With more and more seniors acknowledging the importance of staying active, mobility has become an increasing imperative for Americans after retirement. Finding new ways to move can help with aches and pains and even mood disorders such as depression. And there is no better way to explore new avenues than by traveling and especially off-season when the kids are back in school and the pace is more enjoyable.
Retirement can bring a whole new outlook on life for many seniors, especially if travel plans are involved. Unless you’re going across the country or travel internationally, you don’t have to spend a ton of money to see some amazing stateside sights, but you will need to plan for safety. While driving can be great mental exercise, traveling means spending time on the road at night, in all kinds of weather, and with other drivers who may not be as safety-conscious as you. It’s important to know your vehicle and have an idea of what route you plan to take ahead of time.
If you’re going to fly, there are other safety and comfort issues to consider, such as arranging for any medications you’ll need during the trip and having easy access to your money and passport at all times. Keep these items in an inconspicuous place such as a concealed lanyard wallet. Purses and back pockets are handy targets for thieves when traveling abroad. Think ahead by wearing slip-on shoes for security check-through.
Here are a few additional tips to help you stay safe on the road.
Have your vehicle serviced
Have your vehicle serviced before any road trip to make sure everything is in good working order. This means having the fluids topped off, tires filled to the correct pressure, windshield wipers checked, oil changed, and any other routine maintenance taken care of. It’s also a good idea to check that there’s a spare tire and tools in the trunk; if you’re traveling in fall or winter, have a couple of thick blankets, road flares, a heavy-duty flashlight, a jug of water, and a small bag filled with snacks in case of emergency.
Driving can be tricky when Mother Nature throws her best at you, so navigate wisely during any kind of weather and don’t take risks. Leave the cruise control setting for long stretches of dry highway and stick to manual speed regulation on slick roads where conditions can change without warning. Knowing the car is taking care of your speed might even become a distraction in itself. You can read more about cruise control and its potential dangers here.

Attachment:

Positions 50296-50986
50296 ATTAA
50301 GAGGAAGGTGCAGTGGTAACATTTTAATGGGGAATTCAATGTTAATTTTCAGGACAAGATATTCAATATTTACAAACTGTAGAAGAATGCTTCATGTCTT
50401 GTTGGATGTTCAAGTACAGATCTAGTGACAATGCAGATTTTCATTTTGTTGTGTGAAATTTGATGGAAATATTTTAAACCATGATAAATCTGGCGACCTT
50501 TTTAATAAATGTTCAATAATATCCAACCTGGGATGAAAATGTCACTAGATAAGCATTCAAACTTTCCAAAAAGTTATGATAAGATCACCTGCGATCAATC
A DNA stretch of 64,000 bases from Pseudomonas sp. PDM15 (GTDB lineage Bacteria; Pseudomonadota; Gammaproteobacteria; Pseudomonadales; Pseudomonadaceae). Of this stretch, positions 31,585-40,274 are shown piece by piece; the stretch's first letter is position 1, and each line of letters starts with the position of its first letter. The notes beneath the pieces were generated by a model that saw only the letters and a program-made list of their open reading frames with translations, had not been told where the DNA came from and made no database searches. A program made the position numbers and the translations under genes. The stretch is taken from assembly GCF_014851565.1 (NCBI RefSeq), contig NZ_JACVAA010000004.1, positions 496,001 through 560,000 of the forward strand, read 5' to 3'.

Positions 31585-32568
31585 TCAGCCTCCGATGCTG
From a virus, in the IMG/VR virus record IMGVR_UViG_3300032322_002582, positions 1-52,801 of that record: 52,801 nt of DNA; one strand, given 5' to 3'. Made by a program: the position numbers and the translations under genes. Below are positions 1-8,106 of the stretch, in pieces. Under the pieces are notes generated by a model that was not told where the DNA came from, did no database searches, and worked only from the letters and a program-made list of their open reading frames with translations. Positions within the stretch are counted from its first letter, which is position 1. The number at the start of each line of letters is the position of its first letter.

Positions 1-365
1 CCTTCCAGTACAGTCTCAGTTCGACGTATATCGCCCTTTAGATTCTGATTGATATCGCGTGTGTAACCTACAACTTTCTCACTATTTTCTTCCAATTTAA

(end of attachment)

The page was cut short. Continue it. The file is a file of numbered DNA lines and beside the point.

Make sure your headlights are on dim when it rains or snows and find a safe spot to pull over if visibility becomes a concern.
Taking a trip after retirement can be a great way to bond with your spouse or family members or just to get away from the routine of everyday life for a little while. With the right amount of preparation and a good plan ahead of time, you can take a trip you’ll remember forever.
Avoid road fatigue and find the right place to hang your hat by staying at a local bed and breakfast inn
Driving can be exhausting, especially if you aren’t used to taking long trips. It’s important to take care of yourself and stop when you’re tired or hungry. Make plans to stay somewhere overnight to break up a long trip. Small bed and breakfast establishments are a particularly wise choice for seniors, especially when it comes to safety. Guests will find helpful innkeepers who can assist with everything from luggage to the best local places to shop, dine and enjoy the sites. You’ll find that on-site personalized service is a plus and the value is excellent compared to frequent nickel-and-dime hotel “add on” charges. Some B&Bs also offer first floor or disabled access accommodations, so be sure to ask if that’s a consideration. And, not to be missed, is the delicious breakfast, amenities such as afternoon tea or coffee, a cookie jar nearby, and many times, afternoon snacks and beverages. If you’re taking your vacation in Colorado, check out the Bed & Breakfast Innkeepers of Colorado Association where you can look up inns across the state and print out a directory online or order a free State B&B Guide.
by Marie Villeza, ElderImpact.org | email@example.com